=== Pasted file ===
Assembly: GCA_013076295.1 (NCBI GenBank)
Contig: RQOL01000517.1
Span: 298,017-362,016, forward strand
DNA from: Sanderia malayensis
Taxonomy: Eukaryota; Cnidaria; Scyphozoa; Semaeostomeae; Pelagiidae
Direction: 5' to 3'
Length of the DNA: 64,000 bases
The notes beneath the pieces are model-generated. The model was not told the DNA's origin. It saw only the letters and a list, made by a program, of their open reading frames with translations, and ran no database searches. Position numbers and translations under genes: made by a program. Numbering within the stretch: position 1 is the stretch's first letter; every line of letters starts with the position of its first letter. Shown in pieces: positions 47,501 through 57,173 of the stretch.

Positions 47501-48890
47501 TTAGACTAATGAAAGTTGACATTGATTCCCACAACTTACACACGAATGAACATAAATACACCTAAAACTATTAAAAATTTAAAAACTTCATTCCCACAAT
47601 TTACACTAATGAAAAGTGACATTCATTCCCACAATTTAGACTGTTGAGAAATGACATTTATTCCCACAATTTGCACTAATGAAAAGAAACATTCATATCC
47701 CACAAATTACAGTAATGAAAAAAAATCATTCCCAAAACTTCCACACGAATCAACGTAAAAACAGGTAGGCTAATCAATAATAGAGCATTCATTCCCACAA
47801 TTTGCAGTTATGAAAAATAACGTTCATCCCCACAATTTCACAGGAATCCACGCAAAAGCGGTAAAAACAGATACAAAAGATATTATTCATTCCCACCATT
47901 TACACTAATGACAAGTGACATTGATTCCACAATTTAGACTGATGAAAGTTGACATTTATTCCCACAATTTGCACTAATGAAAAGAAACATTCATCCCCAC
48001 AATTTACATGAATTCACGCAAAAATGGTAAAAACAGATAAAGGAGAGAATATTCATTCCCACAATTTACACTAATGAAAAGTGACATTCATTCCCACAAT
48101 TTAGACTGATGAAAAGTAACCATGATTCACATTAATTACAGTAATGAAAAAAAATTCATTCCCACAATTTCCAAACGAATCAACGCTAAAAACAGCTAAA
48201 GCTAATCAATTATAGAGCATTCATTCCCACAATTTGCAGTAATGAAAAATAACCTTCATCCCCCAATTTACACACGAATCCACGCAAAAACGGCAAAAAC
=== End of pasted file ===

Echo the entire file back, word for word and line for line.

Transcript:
Assembly: GCA_013076295.1 (NCBI GenBank)
Contig: RQOL01000517.1
Span: 298,017-362,016, forward strand
DNA from: Sanderia malayensis
Taxonomy: Eukaryota; Cnidaria; Scyphozoa; Semaeostomeae; Pelagiidae
Direction: 5' to 3'
Length of the DNA: 64,000 bases
The notes beneath the pieces are model-generated. The model was not told the DNA's origin. It saw only the letters and a list, made by a program, of their open reading frames with translations, and ran no database searches. Position numbers and translations under genes: made by a program. Numbering within the stretch: position 1 is the stretch's first letter; every line of letters starts with the position of its first letter. Shown in pieces: positions 47,501 through 57,173 of the stretch.

Positions 47501-48890
47501 TTAGACTAATGAAAGTTGACATTGATTCCCACAACTTACACACGAATGAACATAAATACACCTAAAACTATTAAAAATTTAAAAACTTCATTCCCACAAT
47601 TTACACTAATGAAAAGTGACATTCATTCCCACAATTTAGACTGTTGAGAAATGACATTTATTCCCACAATTTGCACTAATGAAAAGAAACATTCATATCC
47701 CACAAATTACAGTAATGAAAAAAAATCATTCCCAAAACTTCCACACGAATCAACGTAAAAACAGGTAGGCTAATCAATAATAGAGCATTCATTCCCACAA
47801 TTTGCAGTTATGAAAAATAACGTTCATCCCCACAATTTCACAGGAATCCACGCAAAAGCGGTAAAAACAGATACAAAAGATATTATTCATTCCCACCATT
47901 TACACTAATGACAAGTGACATTGATTCCACAATTTAGACTGATGAAAGTTGACATTTATTCCCACAATTTGCACTAATGAAAAGAAACATTCATCCCCAC
48001 AATTTACATGAATTCACGCAAAAATGGTAAAAACAGATAAAGGAGAGAATATTCATTCCCACAATTTACACTAATGAAAAGTGACATTCATTCCCACAAT
48101 TTAGACTGATGAAAAGTAACCATGATTCACATTAATTACAGTAATGAAAAAAAATTCATTCCCACAATTTCCAAACGAATCAACGCTAAAAACAGCTAAA
48201 GCTAATCAATTATAGAGCATTCATTCCCACAATTTGCAGTAATGAAAAATAACCTTCATCCCCCAATTTACACACGAATCCACGCAAAAACGGCAAAAAC